The unfragmented formation remaining within the retort boundaries, after the upper and lower voids 46 and 48 are excavated, comprises an upper zone 50 of unfragmented formation adjacent and above the upper void 46 and a lower zone 52 of unfragmented formation between the voids. The upper zone 50 has a substantially horizontal free face 54 which extends over the void 46 and, thus, comprises the roof of the void. The lower zone has a substantially horizontal upper free face 56 adjacent and below the upper void and a substantially horizontal lower free face 58 adjacent and above the lower void. The floor of the lower void is the bottom boundary 18 of the retort.
To form the body 20 of explosively expanded oil shale formation, the upper and lower zones of unfragmented formation are loaded with explosive charges and the charges are detonated to explosively expand the zones toward the voids. The upper zone 50 is expanded downwardly toward the upper void 46, while the lower zone 52 is expanded both upwardly toward the upper void 46 and downwardly toward the lower void 48.
The zones of unfragmented formation are prepared for explosive expansion by drilling blastholes into the zones and loading the blastholes with explosive charges. For example, an array of horizontally spaced apart, substantially vertical blastholes 60 is drilled into the upper zone 50 of unfragmented formation from the base of operation 34. As mentioned above, when no base of operation is provided, the blastholes 60 can be drilled from the ground surface. An array of horizontally spaced apart substantially vertical blastholes 62 is drilled into the lower zone 52 of unfragmented formation from the upper void 46. The blastholes are shown out of proportion in the figures for clarity of illustration, i.e., the blasthole diameter is actually much smaller in comparison to the size of the retort being formed than is shown in the figures.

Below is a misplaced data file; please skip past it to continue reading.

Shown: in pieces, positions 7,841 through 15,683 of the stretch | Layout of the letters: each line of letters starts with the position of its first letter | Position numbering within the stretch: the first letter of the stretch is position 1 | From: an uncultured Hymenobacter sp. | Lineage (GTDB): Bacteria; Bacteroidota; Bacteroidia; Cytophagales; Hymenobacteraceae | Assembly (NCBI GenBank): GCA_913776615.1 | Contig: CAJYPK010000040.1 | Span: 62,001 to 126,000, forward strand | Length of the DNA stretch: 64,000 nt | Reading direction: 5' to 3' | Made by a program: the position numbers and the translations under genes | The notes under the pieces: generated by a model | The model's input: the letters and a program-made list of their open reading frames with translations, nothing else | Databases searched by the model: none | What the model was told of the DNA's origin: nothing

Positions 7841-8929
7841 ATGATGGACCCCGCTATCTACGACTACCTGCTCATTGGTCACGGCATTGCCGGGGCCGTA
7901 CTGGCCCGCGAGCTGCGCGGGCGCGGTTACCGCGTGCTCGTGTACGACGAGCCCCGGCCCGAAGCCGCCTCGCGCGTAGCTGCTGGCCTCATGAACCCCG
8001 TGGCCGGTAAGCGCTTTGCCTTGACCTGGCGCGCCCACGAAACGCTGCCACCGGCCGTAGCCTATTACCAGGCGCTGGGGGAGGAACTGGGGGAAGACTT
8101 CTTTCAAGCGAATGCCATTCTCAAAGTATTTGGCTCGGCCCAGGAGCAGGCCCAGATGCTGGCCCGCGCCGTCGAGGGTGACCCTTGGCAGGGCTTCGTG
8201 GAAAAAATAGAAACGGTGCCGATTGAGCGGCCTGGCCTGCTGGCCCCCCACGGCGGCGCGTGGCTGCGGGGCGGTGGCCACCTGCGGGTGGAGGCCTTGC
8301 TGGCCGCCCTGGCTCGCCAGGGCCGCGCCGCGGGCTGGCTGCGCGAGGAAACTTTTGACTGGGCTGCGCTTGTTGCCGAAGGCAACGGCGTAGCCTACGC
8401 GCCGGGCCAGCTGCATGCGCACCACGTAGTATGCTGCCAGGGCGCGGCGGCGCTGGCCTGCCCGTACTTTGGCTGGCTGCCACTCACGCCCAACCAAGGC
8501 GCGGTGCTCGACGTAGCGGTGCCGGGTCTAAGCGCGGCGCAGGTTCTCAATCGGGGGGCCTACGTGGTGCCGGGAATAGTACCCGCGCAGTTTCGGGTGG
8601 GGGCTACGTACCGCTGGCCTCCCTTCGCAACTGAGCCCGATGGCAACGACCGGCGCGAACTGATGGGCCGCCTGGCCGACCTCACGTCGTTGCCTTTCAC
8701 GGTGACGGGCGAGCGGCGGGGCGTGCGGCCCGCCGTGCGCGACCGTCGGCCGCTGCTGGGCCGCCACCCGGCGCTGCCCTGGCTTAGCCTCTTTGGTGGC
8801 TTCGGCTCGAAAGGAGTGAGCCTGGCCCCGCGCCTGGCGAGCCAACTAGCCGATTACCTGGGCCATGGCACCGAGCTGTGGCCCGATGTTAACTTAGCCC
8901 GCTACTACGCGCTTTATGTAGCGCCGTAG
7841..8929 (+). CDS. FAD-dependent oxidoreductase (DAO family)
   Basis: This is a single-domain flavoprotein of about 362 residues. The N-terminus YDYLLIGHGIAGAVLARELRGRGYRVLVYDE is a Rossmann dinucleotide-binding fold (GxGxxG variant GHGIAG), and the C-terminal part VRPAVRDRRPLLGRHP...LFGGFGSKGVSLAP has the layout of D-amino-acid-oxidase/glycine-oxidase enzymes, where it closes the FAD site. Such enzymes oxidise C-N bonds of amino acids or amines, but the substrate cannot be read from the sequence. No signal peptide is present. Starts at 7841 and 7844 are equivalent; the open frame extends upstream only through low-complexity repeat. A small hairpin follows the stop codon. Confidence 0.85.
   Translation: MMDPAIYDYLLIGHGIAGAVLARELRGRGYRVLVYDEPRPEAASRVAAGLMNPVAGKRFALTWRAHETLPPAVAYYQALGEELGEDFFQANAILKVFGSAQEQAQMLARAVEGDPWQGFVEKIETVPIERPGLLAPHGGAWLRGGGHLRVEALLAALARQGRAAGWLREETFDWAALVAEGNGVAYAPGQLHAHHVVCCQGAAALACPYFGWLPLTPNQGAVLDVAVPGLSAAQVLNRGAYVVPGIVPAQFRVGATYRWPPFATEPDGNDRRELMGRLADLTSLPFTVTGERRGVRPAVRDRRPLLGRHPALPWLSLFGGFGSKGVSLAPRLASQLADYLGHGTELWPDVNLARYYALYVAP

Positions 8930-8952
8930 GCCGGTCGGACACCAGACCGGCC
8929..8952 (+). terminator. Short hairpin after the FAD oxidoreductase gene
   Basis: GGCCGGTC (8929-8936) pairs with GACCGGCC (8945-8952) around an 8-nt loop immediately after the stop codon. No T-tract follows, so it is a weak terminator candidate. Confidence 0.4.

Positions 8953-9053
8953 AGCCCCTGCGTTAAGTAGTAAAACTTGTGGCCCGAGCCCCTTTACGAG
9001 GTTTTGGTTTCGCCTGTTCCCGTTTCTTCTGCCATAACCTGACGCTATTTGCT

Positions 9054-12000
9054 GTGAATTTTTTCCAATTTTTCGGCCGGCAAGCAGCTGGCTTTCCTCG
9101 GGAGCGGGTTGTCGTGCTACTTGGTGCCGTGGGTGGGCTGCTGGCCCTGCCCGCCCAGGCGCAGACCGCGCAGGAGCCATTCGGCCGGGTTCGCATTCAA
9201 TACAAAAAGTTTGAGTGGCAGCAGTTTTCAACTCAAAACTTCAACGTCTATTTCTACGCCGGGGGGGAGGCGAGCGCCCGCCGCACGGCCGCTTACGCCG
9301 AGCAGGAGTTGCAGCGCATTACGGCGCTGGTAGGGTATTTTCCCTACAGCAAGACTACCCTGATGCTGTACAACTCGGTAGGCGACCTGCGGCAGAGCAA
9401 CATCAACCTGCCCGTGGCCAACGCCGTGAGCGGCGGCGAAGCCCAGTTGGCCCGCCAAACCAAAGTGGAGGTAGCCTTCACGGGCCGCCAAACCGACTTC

An array of blastholes can comprise any number of rows of blastholes and any number of blastholes in a row. Similarly, the blastholes can be arranged in any configuration; for example, triangular, rectangular, pentangular, and the like.
In an exemplary embodiment, the array of blastholes 60 comprises nine rows of blastholes with nine blastholes in each row. The array 60 is a square array having equal spacing distance between adjacent blastholes, i.e., the sides of each rectangle defined by each four adjacent blastholes are about equal.
The pattern of the array of blastholes drilled into the lower zone of unfragmented formation can be substantially identical to the pattern of the array of blastholes 60 in the upper zone or can differ, if desired.
As is mentioned above, the blastholes 62 in the lower zone 52 are loaded with explosive for explosively expanding about the top half of the lower zone toward the upper void 46 and about the bottom half of the lower zone toward the lower void 48. The blastholes 62 are preferably drilled about three-fourths of the distance through the lower zone from the upper void. Explosive is placed into each of the blastholes 62 until each blasthole is about one-third full of explosive. A detonator designated by an "x" is placed into each blasthole for providing detonators at about the center of height of the lower zone of unfragmented formation. Additional explosive is then placed into each of the blastholes 62, preferably until each blasthole is filled about two-thirds full, thereby providing explosive charges 64. The upper portion of each blasthole is stemmed with inert material. The charges 64 are generally vertical, horizontally spaced apart columnar explosive charges with all of the charges 64 preferably at the same elevation in the retort at about the center of the lower zone. Thus, the charges 64 form a horizontally extending array with each charge extending about half the distance toward the free faces 56 and 58 from the center of the lower zone.